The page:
As the culture changed, more and more patients displayed an ever expanding range of detailed, colorful images. Some of them are truly striking. I have been moved by memorials to lost friends and children. The pictures are sometimes remarkable and evocative. On the other hand, I have also spotted some apparent world-class lapses in judgment and some unfortunate spelling errors.
I rarely ask patients about their body art. To me, tattoos are rarely conversation-starters like, say, a t-shirt, a jacket, or a carried book. If a favorite sports team proves to be a disappointment, the patient can change sweatshirts. Not so with body art. A sexy woman in a 1940s swimsuit looks a bit incongruous on the atrophic bicep of a 90-year-old man. Since I can never know if the person regrets or celebrates the decision to get the tattoo, I usually leave the discussion alone.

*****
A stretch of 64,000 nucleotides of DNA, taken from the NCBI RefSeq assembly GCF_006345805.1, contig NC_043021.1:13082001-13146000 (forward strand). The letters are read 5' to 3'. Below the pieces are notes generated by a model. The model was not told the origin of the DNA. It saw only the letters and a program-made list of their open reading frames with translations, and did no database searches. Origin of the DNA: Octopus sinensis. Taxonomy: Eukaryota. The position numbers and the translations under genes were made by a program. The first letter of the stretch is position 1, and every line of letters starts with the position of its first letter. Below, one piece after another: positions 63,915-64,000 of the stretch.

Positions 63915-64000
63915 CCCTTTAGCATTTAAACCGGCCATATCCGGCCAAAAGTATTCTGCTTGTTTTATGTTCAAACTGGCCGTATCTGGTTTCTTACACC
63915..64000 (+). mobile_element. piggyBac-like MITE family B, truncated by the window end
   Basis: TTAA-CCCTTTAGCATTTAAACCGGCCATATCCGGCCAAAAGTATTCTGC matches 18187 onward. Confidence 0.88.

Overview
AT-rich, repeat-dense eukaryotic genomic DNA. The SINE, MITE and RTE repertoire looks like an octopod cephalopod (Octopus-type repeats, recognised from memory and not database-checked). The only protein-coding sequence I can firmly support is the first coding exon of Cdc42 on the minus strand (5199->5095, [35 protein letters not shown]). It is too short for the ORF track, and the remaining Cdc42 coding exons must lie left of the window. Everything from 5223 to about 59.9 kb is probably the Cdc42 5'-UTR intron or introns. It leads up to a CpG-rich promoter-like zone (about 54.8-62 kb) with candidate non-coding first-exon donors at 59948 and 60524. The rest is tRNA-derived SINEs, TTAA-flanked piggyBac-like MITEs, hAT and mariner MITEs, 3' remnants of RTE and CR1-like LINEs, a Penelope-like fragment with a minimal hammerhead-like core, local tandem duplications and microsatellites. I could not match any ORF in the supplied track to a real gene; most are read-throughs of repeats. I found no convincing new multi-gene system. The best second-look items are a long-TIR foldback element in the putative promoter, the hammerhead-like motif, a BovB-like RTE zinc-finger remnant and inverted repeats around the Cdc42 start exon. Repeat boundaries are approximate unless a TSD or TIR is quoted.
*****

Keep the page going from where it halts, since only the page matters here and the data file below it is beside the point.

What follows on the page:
Nevertheless, the artwork often makes me stop and wonder. What story is behind that particular image? What was he or she thinking when they had that done? And, sometimes, that one must have hurt!
So, in the operating room, we gently transferred the unconscious, tattooed young man onto the table. His gown was unsnapped and folded down, then we cautiously removed the hard plastic collar. The nursing staff carefully washed the skin with sterilizing solution. There were several abrasions from the motorcycle accident that had recently broken his neck.
I placed the sterile drapes before performing his tracheotomy. As I did so, I noticed that many of the images had only been sketched and the spaces between them had been incompletely filled with color. Much of the artist's work had been left unfinished, apparently with plans to return for more sessions another day.
I pulled the last of the surgical drapes into position so that only the front of his lower neck was exposed. I wondered if he would ever see the images completed. His life was still a work in progress.
Lake Effect essayist and contributor Doctor Bruce Campbell is a head and neck cancer surgeon at Froedtert Hospital and the Medical College of Wisconsin. He writes about his experiences in his blog, Reflections in a Head Mirror.
Bruce Campbell reads his essay, "The Tattoo."